On my father's side I think the furthest we have gone back is to Edmund Holmes who was 25 years old when he married Rose Rivett aged 21 in 1730 (Norfolk, England). They were my 6 x great grandparents.

    The furthest we have got back in Scotland is 1772, and the furthest back in Ireland is 1790.
     
    Last edited: Mar 12, 2013
  11. Deckerd

    Deckerd Fleet Arse Premium Member

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    Gloucestershire. Like Worcestershire they don't make sense unless you're English.
     
  12. Miss Chicken

    Miss Chicken Little three legged cat with attitude Admiral

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    I have corrected the spelling. I should have looked it up to make sure I spelt it right.

    I should have just put "near Randwick". A large group lead by Simeon Henry Pearce left Randwick, Gloucestershire en masse and settled at Randwick, New South Wales.
     
  13. Deckerd

    Deckerd Fleet Arse Premium Member

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    The cester, caster and all variations thereof in place names all come from the Latin for a military fort, which shows you how old these place names are.
     
  14. ITL

    ITL Vice Admiral Admiral

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    Yep. My home town is a caster, and had a cavalry garrison named after this bloke who lived there from time to time.

    Oh, and at least one (maybe more) of my great-grandparents was Irish, and I have an Irish surname. But I don't feel Irish in the slightest. Never even been there or owt.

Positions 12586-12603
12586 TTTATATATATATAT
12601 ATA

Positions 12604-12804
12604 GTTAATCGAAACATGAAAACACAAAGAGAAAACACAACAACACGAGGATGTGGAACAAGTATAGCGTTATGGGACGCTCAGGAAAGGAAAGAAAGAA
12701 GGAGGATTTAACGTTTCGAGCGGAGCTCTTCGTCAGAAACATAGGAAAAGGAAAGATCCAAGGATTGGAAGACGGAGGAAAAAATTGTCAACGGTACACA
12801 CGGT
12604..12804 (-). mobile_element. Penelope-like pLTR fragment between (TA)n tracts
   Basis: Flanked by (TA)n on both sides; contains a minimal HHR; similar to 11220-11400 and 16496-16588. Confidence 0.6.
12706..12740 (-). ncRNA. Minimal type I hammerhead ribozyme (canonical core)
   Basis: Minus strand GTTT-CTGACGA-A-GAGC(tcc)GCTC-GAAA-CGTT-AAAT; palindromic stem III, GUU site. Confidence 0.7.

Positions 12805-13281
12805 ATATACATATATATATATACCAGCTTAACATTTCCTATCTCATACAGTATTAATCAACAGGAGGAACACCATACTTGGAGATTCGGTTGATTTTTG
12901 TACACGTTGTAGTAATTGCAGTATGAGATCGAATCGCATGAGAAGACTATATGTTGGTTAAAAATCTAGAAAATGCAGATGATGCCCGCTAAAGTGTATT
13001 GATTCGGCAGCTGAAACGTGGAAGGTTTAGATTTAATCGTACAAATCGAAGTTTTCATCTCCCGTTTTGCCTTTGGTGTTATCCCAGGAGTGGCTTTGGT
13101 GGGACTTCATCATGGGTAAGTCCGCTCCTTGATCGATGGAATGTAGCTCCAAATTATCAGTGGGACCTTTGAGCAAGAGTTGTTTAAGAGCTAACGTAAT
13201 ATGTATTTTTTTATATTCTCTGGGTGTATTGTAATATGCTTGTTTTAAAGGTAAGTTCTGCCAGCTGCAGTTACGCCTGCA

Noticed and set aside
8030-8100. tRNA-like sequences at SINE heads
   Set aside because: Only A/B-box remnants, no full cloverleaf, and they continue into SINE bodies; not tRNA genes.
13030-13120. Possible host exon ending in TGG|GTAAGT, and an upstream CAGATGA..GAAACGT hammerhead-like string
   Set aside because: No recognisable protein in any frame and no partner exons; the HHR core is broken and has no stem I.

15. Deckerd

    Deckerd Fleet Arse Premium Member

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    I don't have an Irish bone in my body.

    cue Phil Lynott
     
  16. Alidar Jarok

    Alidar Jarok Everything in moderation but moderation Moderator

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    Well, Indianian could be the people of Indiania, which is slightly closer ;)

    The one that really doesn't make sense are the Guamanians.
     
  17. Deckerd

    Deckerd Fleet Arse Premium Member

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    They were in TOS weren't they?
     
  18. thestrangequark

    thestrangequark Admiral Admiral

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    That's why I like Indian American and American Indian -- I know it's arbitrary and rather stupid, but it's the easiest way to distinguish. Or, one could do as one of my best friends, Sonia does. With her being Indian American and me being American Indian she's just come into the habit of qualifying Indian with "dots, not feathers" and vice versa.
     
  19. Gaith

    Gaith Vice Admiral Admiral

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    I'm always a bit amused and weirded out whenever someone says they're "proud" to be a certain nationality or ethnicity. To me, pride in something should always be linked to acheivement - you're proud of your own BA, say, or proud of your kids/loved ones and their accomplishments, or even good manners/conduct.

    So to people who say they're "proud to be an American", I say, oh really, you've earned that? If you were born in a poor country, and studied and worked your butt off to become a doctor, and were then offered US citizenship as a result, then by all means, be "proud" to be an American. But the only thing I did to become an American was to be born, and that was really more the doctors' doing than mine. Am I happy to be an American, sure. Proud, no.
     
  20. thestrangequark

    thestrangequark Admiral Admiral

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    ^It's called basking in the reflected glory.